Tashkent, the capital of Uzbekistan is a large city with a population of around two and a half million people and has a metro system. Although many building are modern or from the Soviet era, the old town retains much of it’s traditional character. Tashkent has numerous restaurants, bars and nightclubs and many museums for those that want to learn about the history of the region.



One of the most popular destinations in Uzbekistan due the the stunning architecture, Samarkand was the capital of Temur’s (Tamerlane) empire. It held an important position on the Silk Road. The Registan is a “must see” of Uzbekistan’s tourist attractions along with the madrassas and tombs around the square.


The ancient city of Bukhara was an important stop on the Silk Road and many of the buildings from that time have remained intact or been restored. The city is quite literally a living museum. From Bukhara Fortress, known as The Ark to Kalyan Minaret and numerous mausoleums and mosques, Bukhara offers so much and is a photographer’s paradise.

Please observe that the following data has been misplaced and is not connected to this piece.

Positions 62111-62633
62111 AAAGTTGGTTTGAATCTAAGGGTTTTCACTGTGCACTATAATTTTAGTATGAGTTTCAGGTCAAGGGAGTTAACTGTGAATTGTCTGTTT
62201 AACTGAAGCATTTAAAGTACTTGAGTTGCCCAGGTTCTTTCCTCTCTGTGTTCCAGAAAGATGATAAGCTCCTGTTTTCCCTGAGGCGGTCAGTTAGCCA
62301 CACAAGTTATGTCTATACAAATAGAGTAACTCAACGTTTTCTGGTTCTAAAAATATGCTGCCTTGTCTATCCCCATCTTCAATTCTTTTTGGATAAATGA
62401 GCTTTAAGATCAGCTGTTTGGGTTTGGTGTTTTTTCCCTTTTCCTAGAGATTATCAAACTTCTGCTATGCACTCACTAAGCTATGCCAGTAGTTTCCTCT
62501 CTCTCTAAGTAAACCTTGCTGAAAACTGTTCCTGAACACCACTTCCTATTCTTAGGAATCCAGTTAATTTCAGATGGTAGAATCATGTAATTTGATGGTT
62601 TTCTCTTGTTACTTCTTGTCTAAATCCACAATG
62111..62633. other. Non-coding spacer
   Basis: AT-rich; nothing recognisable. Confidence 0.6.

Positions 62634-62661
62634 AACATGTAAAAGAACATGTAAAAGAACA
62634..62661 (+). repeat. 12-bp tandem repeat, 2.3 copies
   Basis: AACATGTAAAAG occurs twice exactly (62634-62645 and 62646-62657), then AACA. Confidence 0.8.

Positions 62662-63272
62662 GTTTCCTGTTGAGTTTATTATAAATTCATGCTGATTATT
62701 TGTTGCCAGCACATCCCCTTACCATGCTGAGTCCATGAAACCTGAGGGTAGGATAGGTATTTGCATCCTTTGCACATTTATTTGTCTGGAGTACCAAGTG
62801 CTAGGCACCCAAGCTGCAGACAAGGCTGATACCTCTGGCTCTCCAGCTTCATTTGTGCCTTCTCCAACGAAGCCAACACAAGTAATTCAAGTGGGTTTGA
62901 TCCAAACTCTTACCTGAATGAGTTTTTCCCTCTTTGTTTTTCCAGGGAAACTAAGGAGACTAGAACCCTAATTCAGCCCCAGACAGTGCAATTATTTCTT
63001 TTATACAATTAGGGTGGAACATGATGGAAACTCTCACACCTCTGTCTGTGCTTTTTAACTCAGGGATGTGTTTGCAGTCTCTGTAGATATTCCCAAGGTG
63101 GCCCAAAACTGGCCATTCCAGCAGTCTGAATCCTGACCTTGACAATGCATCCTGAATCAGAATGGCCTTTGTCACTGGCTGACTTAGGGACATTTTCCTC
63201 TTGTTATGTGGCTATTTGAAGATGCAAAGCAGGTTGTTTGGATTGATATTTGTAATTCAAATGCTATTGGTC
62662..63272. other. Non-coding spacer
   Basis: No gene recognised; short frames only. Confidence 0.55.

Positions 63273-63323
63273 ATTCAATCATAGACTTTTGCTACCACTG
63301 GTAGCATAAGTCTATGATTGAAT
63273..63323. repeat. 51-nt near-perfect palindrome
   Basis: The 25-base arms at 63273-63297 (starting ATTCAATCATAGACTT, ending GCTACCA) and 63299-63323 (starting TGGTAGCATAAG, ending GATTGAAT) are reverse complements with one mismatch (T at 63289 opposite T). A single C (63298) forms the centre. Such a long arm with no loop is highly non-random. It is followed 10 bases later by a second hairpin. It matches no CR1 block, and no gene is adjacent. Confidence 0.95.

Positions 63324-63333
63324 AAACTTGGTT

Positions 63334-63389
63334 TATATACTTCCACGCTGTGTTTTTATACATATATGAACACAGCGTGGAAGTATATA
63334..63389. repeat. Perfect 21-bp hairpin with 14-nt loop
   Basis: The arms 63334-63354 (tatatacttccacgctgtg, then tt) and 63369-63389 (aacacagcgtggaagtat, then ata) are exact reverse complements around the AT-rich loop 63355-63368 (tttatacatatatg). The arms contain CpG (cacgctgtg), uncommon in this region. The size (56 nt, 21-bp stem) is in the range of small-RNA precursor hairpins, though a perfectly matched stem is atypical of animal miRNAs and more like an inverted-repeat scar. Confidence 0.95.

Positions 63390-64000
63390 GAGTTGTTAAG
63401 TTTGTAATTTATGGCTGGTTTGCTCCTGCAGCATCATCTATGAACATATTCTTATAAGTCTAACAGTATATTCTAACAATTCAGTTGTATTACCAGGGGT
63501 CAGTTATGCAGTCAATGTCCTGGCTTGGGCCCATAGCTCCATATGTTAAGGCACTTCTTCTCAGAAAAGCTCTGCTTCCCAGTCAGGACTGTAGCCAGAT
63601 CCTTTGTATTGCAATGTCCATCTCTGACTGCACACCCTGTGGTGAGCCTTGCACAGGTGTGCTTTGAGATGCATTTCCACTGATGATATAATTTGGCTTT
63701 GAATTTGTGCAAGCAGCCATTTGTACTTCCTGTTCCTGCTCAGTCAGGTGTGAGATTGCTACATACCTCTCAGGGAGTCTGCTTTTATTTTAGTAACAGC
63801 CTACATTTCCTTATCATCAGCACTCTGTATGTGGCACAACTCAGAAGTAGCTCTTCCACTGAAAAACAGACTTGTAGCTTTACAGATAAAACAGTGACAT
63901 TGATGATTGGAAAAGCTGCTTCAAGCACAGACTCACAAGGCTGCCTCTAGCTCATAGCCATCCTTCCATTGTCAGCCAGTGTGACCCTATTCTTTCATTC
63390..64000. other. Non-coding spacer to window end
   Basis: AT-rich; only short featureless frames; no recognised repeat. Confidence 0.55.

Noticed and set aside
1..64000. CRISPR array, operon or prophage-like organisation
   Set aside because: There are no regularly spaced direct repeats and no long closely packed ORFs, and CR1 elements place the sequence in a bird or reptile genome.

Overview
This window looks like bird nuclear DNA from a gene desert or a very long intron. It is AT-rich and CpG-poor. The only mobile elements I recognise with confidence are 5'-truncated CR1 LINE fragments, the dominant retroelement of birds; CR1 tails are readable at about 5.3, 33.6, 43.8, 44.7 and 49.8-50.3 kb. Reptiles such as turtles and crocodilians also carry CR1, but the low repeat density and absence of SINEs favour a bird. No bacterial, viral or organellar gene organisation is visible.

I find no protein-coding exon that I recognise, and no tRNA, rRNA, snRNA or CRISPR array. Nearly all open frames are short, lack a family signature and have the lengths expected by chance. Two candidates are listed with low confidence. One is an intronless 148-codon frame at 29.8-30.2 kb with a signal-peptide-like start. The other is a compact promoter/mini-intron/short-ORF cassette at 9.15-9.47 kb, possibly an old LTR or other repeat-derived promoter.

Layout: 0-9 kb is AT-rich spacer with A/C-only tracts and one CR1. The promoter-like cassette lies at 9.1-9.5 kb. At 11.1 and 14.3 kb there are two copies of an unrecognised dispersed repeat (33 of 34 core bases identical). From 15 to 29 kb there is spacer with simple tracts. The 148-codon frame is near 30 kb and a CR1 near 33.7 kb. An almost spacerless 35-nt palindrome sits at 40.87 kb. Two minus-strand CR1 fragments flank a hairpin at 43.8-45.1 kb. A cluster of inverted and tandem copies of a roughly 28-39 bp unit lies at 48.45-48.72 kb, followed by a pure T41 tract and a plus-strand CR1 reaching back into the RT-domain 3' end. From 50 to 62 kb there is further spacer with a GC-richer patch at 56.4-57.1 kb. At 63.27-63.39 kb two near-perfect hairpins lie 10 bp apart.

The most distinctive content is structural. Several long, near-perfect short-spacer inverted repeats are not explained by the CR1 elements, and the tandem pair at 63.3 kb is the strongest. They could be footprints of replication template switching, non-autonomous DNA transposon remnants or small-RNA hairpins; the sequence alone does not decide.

Khiva, another major trading centre on the Silk Road retains many of it’s original buildings. Walking through the city walls you are transported back to another time with the Ichon Qala area devoid of any cars. The imposing city walls are up to 10m high and almost as thick.

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